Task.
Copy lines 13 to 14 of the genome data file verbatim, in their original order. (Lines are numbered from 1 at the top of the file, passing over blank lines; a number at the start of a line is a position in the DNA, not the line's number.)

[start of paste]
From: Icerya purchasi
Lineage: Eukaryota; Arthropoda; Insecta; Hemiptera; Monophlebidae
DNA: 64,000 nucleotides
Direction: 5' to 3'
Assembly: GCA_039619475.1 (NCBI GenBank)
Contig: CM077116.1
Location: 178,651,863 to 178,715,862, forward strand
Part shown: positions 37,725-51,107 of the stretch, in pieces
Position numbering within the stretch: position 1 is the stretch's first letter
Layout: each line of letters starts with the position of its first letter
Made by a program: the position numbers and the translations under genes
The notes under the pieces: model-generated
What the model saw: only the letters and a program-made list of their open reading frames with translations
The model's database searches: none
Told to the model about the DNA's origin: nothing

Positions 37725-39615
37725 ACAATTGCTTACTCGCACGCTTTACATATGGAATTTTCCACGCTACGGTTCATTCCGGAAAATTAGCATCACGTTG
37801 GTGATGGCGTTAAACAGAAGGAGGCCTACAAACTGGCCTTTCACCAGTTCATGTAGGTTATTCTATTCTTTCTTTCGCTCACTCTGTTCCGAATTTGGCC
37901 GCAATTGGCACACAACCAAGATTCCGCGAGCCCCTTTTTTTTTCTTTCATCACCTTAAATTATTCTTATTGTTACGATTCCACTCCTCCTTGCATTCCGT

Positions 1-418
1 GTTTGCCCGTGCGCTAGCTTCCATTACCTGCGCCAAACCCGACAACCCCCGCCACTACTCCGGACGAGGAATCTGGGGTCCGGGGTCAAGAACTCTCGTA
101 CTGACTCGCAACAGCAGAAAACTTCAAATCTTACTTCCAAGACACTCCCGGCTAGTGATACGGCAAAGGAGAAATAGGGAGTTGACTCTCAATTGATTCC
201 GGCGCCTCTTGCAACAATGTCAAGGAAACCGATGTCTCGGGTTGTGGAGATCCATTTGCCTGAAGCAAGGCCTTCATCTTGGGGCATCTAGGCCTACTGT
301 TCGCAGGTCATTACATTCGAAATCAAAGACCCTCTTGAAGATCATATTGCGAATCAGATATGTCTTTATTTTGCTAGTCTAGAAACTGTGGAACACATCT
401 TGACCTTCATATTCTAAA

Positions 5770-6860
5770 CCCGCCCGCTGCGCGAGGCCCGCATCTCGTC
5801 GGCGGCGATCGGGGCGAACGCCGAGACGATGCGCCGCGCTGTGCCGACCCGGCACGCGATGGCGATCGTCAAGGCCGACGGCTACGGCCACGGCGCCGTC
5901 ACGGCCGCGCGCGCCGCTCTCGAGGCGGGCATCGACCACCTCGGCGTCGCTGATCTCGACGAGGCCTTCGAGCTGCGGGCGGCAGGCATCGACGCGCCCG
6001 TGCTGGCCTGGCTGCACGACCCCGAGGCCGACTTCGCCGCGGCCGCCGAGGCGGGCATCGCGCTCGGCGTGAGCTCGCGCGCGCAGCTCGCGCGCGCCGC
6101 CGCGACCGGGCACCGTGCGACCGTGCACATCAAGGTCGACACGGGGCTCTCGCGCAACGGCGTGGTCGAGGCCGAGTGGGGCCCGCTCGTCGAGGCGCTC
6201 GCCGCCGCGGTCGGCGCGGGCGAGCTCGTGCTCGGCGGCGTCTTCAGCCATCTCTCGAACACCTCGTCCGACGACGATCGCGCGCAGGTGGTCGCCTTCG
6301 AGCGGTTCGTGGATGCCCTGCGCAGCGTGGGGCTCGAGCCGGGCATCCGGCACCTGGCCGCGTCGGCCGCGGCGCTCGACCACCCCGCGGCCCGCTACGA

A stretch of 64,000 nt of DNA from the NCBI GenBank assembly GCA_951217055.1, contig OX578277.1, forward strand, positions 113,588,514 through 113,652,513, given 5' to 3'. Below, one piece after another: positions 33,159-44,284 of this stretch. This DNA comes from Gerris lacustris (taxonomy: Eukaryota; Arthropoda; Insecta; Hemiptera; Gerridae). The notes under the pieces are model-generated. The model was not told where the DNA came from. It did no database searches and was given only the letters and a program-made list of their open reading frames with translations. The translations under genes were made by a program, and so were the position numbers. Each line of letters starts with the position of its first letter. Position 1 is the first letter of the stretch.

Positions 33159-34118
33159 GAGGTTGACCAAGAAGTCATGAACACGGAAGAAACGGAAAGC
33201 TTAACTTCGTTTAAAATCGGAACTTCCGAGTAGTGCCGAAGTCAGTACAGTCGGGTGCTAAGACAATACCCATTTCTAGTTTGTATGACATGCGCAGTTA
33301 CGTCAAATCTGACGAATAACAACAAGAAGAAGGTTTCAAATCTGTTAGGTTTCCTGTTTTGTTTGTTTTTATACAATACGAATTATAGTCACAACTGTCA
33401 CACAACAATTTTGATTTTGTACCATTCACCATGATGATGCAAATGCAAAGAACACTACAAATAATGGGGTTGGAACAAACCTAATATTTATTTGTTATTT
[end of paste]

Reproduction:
What the model saw: only the letters and a program-made list of their open reading frames with translations
The model's database searches: none